And that's not all. You also get: a single axe loop and elastic retainer, both of which can be slipped neatly away out of sight when not in use; a top grab handle; a climbing-style gear loop at the base of the pack; and a whistle on the sternum strap buckle.

If this wasn't enough, the feature set rounds off with a LidLock helmet attachment point. Basically a big toggle on elastic, this is designed to pass through the top vents of a bike helmet. Sadly, since they don't have top vents, for obvious reasons, it doesn't work on climbing helmets. For me this feature is redundant, though plenty of cycling hillwalkers and climbers will no doubt beg to differ.


It's not a climbing specialist, but the Talon 22 is a versatile pack that suits a range of outdoor activities, from lightly equipped hillwalking and scrambling to running and mountain biking. At £90 for a bag with only 22 litres capacity you don't get a lot of space for your money. But what you do get instead is a well designed and well-built day pack with an impressive list of features. Better still however is its carrying comfort and effective ventilation. For hot weather use in particular, the Talon 22 is a real winner.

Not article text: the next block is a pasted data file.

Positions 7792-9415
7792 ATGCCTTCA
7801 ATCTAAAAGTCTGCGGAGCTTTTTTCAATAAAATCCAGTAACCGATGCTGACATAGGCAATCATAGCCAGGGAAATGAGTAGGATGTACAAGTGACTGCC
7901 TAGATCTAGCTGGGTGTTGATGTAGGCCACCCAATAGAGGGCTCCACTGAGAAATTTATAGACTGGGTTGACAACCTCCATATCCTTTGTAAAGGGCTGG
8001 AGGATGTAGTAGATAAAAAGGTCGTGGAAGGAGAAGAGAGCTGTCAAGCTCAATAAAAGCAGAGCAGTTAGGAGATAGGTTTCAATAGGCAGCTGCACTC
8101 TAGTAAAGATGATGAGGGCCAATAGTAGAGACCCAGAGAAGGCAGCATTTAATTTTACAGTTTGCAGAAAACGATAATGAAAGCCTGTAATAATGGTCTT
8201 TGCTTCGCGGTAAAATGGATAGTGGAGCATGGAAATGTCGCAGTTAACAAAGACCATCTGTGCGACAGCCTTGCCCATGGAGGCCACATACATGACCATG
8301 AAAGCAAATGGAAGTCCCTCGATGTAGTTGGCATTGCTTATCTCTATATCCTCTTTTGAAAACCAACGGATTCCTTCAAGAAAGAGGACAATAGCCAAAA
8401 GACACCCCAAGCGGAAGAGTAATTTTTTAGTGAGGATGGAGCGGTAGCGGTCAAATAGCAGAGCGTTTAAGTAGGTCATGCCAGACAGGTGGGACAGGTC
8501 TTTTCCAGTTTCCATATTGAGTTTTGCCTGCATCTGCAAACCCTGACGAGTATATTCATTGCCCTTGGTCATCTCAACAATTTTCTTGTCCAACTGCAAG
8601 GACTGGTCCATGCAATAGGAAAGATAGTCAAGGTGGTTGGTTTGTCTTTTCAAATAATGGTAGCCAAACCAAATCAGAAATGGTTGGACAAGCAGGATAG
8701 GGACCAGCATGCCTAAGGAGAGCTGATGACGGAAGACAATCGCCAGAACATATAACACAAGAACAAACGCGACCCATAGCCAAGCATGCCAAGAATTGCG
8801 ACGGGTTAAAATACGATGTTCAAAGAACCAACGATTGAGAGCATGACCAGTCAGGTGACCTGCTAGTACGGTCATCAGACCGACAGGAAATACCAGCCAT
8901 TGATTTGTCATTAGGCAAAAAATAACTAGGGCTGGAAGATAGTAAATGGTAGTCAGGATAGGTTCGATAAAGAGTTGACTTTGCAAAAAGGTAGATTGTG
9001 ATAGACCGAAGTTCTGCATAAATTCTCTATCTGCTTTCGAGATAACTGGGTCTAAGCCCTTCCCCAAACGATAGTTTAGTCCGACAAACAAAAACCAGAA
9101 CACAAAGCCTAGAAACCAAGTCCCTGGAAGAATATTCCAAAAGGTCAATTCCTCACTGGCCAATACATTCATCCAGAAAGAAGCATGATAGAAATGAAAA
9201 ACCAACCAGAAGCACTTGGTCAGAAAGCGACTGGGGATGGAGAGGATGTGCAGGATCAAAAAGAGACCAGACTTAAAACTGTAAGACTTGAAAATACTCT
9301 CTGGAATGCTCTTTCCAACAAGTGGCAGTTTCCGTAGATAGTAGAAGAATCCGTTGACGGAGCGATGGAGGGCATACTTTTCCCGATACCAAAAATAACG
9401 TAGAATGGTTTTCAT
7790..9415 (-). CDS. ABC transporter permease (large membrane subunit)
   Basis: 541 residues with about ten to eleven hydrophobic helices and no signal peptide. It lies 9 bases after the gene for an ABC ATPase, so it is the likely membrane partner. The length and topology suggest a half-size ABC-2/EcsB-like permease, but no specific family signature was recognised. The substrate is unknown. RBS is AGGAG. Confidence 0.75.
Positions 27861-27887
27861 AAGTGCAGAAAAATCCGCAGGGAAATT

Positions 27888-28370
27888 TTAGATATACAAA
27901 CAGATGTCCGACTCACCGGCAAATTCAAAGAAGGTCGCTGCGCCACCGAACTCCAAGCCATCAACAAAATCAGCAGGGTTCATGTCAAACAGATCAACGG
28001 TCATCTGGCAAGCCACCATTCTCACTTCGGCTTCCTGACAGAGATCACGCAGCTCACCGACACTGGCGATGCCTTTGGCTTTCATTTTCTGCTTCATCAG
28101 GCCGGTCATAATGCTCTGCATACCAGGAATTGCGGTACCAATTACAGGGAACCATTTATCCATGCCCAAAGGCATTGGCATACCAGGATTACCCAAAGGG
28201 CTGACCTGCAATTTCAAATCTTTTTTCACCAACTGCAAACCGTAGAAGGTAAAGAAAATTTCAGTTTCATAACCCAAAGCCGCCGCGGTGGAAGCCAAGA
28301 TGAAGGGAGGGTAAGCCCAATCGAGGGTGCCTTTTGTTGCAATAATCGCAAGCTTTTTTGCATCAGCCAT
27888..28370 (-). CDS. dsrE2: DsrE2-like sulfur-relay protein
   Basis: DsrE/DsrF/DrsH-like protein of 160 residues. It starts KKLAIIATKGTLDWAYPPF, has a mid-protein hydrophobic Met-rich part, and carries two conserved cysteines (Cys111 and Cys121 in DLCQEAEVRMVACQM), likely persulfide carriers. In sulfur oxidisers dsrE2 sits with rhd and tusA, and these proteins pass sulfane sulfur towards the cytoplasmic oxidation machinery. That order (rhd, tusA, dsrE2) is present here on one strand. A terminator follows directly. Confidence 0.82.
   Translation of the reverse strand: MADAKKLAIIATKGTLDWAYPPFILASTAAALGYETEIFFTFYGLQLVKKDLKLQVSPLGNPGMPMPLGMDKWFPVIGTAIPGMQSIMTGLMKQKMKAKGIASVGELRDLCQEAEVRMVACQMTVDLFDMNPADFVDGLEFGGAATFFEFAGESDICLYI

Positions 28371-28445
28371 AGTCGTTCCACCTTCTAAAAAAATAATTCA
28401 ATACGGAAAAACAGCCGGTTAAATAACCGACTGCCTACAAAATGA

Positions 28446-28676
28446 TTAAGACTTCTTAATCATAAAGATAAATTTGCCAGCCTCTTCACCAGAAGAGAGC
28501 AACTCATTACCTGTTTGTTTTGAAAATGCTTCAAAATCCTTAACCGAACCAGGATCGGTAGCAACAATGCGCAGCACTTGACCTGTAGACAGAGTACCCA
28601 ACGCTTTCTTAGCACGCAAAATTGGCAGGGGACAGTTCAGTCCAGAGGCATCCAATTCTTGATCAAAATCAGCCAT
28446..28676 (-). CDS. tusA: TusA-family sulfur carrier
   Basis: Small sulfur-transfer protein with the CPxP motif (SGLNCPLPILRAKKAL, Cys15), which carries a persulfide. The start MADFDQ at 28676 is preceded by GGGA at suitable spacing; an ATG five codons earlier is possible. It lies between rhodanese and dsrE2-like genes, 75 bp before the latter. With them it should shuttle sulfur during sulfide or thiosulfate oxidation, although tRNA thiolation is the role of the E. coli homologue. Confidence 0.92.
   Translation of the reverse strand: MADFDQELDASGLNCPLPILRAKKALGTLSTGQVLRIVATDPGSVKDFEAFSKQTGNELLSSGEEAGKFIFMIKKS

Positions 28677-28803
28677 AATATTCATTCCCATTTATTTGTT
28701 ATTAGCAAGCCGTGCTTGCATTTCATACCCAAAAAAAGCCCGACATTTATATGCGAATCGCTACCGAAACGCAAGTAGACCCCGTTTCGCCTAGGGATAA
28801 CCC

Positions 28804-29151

Osprey say:

Building on 10 years of iconic design, the next generation of the iconic Talon series is here. Talon 22 features clean, modern design and stunning performance no matter what your adventure. The cleverly designed new AirScape™ accordion foam backpanel combined with a seamless lumbar-to-hipbelt body wrap increases air flow and provides an even more comfortable carrying experience, by keeping the load close to the body and spreading the weight evenly around the hips.

Talon 22 features an adjustable back length, ensuring the pack fits well to your body and enabling the most comfortable carrying experience. The pack is complete with innovative solutions such as Stow-on-the-Go™ trekking pole attachment, LidLock™ bike helmet attachment, single ice-axe attachment and InsideOut™ compression straps. The zipped pockets on each side of the hipbelt allow quick and easy access to smaller items such as phone, snacks and GPS. On the top of the pack you will find another conveniently placed pocket, ideal for small items that you need easy access to. On the front of the pack is a large PowerMesh™ pocket, which is ideal for a wet jacket or extra layer of clothing. Keeping hydrated during activity is essential and re-filling your hydration reservoir has been made easy with the quick access external hydration sleeve with reservoir hanging loop. Talon 22 is compatible with all Hydraulics™ reservoirs and the size Small High Vis Raincover.